As well as something you need a collar and tag are now a legal requirement in the UK. We love the Smart Pet ID tag as this offers a place to store all information on your pup and up to 4 contact numbers should your pup take a wander and someone need to get in touch with you.

Collar’s come in all different types and designs. A small pup will not want anything too wide or hard as they need time to get used to wearing a collar, particularly if you are going to attach a lead to it at anytime. Most popular collars are those that are strong but flexible. Here's our favourites 

 

  1. Harness and lead

It isn’t compulsory to use a harness with a dog on a lead, but many owners now do to protect their dog’s neck and make it more comfortable for you, the owner. There are many different types so do read around each one and decide what suits your puppy’s breed and body shape.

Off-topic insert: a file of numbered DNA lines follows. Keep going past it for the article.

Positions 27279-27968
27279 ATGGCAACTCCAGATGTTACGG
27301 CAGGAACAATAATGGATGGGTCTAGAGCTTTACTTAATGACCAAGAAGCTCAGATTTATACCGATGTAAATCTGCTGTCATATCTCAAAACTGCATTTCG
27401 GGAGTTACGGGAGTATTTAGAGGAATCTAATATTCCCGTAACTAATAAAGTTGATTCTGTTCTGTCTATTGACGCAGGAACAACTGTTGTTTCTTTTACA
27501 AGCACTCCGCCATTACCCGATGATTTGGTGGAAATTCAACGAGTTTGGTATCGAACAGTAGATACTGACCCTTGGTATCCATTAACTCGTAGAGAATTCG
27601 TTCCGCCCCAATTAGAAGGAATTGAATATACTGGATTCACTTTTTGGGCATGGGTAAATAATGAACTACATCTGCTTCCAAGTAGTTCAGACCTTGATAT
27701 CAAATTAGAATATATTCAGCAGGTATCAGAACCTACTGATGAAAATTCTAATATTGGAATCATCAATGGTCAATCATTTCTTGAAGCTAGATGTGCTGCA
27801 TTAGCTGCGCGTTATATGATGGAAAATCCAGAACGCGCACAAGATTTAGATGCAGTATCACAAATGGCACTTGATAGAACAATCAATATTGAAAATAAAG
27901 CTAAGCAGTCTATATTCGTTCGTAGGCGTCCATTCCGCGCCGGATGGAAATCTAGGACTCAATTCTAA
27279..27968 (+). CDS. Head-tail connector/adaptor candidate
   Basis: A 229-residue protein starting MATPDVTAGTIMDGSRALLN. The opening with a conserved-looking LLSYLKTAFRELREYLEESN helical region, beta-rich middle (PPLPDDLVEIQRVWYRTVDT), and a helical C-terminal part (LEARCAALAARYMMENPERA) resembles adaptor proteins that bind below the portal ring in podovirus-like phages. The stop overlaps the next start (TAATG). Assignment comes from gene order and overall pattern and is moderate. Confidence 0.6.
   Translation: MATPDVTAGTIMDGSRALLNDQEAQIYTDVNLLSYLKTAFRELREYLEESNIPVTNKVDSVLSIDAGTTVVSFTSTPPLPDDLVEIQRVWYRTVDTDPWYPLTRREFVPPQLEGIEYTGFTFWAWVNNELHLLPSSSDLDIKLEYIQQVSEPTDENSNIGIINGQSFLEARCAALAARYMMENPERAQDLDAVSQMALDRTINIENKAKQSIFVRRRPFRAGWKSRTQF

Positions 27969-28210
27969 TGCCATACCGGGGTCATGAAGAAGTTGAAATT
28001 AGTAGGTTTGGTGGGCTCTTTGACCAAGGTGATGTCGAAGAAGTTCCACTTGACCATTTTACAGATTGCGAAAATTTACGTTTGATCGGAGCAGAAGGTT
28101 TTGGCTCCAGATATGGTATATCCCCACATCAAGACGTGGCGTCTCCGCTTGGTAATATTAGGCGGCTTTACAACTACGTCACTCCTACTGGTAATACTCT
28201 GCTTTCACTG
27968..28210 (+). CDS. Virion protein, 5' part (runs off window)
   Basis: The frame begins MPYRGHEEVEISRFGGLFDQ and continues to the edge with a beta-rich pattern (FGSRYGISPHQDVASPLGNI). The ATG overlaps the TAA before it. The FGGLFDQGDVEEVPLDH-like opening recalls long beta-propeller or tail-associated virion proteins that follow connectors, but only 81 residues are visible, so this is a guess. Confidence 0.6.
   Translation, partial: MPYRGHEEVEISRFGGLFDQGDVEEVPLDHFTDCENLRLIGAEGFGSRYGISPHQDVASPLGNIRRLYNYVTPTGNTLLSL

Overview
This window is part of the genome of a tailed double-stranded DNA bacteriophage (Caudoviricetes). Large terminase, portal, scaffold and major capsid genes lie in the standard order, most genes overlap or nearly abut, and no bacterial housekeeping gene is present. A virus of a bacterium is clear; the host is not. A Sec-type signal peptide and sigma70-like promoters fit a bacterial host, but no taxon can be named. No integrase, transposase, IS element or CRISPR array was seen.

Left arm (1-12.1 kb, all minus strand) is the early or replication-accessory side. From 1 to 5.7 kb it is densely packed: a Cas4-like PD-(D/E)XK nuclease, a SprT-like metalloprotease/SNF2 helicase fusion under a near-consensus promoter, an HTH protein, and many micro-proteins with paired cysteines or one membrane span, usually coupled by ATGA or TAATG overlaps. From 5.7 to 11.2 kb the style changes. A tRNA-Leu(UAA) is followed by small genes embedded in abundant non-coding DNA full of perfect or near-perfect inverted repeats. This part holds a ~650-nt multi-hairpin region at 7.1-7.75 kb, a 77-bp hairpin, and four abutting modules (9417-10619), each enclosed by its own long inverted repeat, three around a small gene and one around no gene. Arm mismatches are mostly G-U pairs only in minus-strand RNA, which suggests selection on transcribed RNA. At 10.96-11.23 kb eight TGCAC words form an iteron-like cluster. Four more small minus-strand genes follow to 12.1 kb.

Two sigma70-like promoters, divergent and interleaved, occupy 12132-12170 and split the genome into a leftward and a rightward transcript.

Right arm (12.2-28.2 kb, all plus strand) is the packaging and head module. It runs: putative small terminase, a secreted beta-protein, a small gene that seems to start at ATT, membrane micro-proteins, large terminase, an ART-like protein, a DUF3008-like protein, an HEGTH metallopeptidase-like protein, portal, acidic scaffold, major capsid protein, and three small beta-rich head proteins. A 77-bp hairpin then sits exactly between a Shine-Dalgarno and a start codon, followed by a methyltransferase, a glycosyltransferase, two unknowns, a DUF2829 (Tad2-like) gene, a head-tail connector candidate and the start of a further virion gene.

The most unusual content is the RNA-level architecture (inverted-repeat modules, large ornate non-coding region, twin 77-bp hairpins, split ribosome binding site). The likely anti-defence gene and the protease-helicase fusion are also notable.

Here's our selection of harnesses with sizes for small pups to larger rescue dogs available. 

  1. Car restraint or carrier

Depending on how you plan to carry your dog when they go in a car will depend on what you need.

If you are simply wanting them to sit on the back seat, then a simple car seat belt is all you need and this can be attached to their harness (n

ever attach to their collar as this could seriously hurt your dog when you stop suddenly). You may also need a back-seat cover to shield your car from dog hair and mud!

 

Alternatively use the crate as described above in the boot of your car.